Human Rights Watch Film Festival: The Patience Stone

In the first of a series of reviews from the Human Rights Watch Film Festival 2013, blog editor Emily Wight finds a moving account of one woman’s story in Afghanistan.

About a month ago Shinkai Karokhil, a member of parliament in Afghanistan, claimed: “The woman of Afghanistan today is absolutely different from the woman of Afghanistan from yesterday.”

Women in Afghanistan have faced turbulent times for decades. Photo: isafmedia

Women in Afghanistan have faced turbulent times for decades. Photo: isafmedia

It is this conviction, that women in Afghanistan are on the cusp of a new dawn, which influences Atiq Rahimi’s film The Patience Stone, based on his novel of the same name. Our protagonist is an unnamed woman – the significance of which is ambivalent: it indicates a lack of identity but also, conversely, a blank canvas on which she can start her life afresh – in an unnamed country where the sound of gunfire and the sight of tanks on residential streets are routine.

In its paraphernalia on the film, Human Rights Watch spells out that Rahmini’s country is, indeed, Afghanistan. But just as with our heroine’s name, the decision not to name the country in the film itself suggests a nation at a turning point, facing unmapped stories and endless possibilities lying ahead.

At the start of the film, the status of the protagonist, acted with a moving performance by Golshifteh Farahani, is almost entirely that of wife and mother. Her husband lies in a coma, brought on by a bullet wound to the neck, and she nurses him, mainly because, we suspect, there is not much else for her to do. Taking the advice of her aunt, she uses her rare position of power to treat her passive husband as a “patience stone”, to which she can open up her secrets and deepest desires. Like so many women, she has been silenced by men her entire life, and yet she is now given a voice.

As the narrative develops, we learn of her background, with the recollection of childhood anecdotes as well as her quiet subservience throughout her marriage.  And in the present day, she is awakening her sexual desires and discovering a changed role for her, as her previous status as someone’s wife moves further and further away from her grasp and the power balance in the relationship undergoes a significant shift.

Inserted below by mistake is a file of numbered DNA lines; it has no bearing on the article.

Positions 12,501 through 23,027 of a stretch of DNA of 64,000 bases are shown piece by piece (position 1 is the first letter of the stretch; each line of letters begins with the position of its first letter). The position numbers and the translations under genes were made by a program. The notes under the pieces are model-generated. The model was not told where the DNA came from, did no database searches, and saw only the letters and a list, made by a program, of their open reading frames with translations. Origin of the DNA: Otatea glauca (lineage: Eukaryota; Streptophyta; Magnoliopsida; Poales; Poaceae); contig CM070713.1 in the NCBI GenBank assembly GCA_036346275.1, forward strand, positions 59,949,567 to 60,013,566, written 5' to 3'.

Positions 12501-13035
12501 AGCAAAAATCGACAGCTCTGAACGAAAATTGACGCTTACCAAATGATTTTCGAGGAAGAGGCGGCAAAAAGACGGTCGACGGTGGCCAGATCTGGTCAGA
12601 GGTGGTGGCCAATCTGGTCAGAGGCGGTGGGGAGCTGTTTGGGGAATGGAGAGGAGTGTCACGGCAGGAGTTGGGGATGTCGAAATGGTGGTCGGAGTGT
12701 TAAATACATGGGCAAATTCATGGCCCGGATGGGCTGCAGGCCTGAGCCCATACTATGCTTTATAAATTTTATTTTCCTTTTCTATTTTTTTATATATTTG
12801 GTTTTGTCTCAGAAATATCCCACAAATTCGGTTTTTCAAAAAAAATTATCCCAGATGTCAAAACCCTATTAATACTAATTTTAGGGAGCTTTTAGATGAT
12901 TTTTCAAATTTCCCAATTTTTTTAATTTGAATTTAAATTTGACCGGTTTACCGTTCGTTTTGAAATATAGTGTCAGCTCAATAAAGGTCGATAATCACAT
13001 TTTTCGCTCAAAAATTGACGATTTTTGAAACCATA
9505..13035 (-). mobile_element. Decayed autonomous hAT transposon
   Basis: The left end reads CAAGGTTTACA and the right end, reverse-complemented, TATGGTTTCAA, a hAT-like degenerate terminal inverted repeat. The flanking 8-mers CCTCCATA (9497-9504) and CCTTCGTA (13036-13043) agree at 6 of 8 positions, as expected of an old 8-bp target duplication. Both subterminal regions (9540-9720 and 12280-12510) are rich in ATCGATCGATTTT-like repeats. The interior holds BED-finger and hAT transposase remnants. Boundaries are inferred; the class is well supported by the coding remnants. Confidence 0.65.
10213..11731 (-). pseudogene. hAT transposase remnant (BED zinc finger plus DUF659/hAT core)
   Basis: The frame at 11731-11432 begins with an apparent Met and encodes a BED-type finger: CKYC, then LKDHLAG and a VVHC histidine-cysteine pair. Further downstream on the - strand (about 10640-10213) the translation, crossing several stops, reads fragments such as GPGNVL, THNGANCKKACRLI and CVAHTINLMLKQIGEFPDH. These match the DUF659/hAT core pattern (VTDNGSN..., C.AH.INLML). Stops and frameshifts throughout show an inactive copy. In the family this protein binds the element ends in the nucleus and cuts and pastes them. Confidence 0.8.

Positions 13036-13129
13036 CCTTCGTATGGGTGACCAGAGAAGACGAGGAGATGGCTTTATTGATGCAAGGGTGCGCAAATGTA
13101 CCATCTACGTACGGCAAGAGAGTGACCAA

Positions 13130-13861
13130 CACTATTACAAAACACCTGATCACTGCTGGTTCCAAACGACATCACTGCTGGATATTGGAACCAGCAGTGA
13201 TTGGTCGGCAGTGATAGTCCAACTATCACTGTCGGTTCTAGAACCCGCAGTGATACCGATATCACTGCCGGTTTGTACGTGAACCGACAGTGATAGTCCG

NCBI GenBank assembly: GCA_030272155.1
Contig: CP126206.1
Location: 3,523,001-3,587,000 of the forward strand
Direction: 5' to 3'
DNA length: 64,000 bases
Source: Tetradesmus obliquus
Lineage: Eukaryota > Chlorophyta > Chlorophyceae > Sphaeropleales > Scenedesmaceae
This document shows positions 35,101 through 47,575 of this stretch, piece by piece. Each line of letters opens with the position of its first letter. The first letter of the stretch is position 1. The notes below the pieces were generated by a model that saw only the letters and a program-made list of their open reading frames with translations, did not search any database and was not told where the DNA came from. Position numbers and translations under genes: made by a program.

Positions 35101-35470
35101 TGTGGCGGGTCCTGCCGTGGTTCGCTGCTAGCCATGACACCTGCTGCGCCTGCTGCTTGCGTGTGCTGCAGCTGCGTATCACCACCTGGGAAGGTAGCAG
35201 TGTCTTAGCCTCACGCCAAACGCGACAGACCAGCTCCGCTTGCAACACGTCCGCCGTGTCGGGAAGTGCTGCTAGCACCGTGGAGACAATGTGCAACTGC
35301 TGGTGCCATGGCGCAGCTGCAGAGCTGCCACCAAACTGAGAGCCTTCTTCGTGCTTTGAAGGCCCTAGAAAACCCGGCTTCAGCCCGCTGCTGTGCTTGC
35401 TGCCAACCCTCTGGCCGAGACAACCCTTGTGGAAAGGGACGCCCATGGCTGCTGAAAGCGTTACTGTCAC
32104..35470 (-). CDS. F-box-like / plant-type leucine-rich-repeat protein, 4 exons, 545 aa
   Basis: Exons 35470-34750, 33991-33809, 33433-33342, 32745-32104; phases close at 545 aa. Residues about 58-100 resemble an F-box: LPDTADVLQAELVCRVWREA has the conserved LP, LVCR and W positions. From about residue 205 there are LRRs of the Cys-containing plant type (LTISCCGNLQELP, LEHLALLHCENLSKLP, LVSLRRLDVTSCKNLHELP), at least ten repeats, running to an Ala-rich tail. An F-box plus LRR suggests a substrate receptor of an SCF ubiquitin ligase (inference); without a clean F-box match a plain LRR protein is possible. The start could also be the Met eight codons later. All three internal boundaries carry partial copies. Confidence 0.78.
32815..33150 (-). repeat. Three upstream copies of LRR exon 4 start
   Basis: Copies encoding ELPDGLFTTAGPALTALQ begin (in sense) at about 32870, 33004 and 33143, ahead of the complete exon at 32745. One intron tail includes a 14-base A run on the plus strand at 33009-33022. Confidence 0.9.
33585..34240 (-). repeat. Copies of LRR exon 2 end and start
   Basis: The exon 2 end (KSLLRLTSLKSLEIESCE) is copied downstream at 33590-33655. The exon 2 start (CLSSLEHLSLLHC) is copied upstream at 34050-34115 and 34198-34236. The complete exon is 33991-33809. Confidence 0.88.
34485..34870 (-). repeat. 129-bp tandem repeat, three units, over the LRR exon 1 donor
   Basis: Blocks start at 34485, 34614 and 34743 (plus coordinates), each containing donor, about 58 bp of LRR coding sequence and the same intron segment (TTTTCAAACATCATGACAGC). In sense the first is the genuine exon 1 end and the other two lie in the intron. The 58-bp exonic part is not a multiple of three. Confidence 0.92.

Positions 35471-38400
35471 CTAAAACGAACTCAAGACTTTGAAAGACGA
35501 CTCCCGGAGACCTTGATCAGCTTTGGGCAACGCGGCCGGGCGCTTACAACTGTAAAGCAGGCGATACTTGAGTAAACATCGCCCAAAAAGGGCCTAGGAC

The Patience Stone is a beautiful film, on which Farahani’s colourful salwaar kameez lights up the bleak, bombed-out streets and we are treated, at times, to wonderful sunset shots of the low-rise city nestled in the mountains. But the hills also represent a limitation for the city, as does location for the women. A woman’s path in life is either sexual, as we see in a few shots of the prostitute aunt’s brothel, or domestic, portrayed by the protagonist’s house, where most of the film is shot. The grim stories both women tell pay homage to this.

Girls in Afghanistan can now go to school. Photo: Afghanistanmatters

Girls in Afghanistan can now go to school. Photo: Afghanistanmatters

On the whole, though, Rahimi is looking forward. The curtains that act as a veil between our protagonist’s domestic life and the outside world are patterned with birds in flight. It is an obvious symbolism that could be cliché, but such symbolism is minimal, and the protagonist’s development is documented with a wonderful, understated simplicity.

The Patience Stone is a touching film, and its message is of hope for the women of Afghanistan. Before the fall of the Taliban in 2001, women were denied the right to an education, access to general hospitals and weren’t even allowed to go out in public unaccompanied by a man – to name just a few human rights infringements. Since 2001, however, girls can now go to school, there have been improvements in employment and maternal mortality, and there is even a quota for women representatives in the Afghan parliament – more than we have here in the UK.

But progress is slow, and while Rahimi’s film is moving it is rather too simplistic in its portrayal of the situation for Afghanistan’s women. The Patience Stone ends on a positive, hopeful note, which it’s easy to be cynical about when you read the disheartening statistics: 87% of women across Afghanistan surveyed by Action Aid just last year reported domestic abuse; women fleeing violent men are locked up; 4.4 million women have no access to healthcare.

The Patience Stone is a beautifully shot, well acted, incredibly moving film which deftly portrays a woman and her country’s evolving role in an increasingly uncertain world. I just fear that Rahimi’s hope is all too futile.

The Patience Stone will be showing on Monday 18 March at the Ritzy, Brixton.

To find out more about the Human Rights Watch Film Festival please click here.


The views expressed in this article are those of the author and do not necessarily represent the views of Development in Action.

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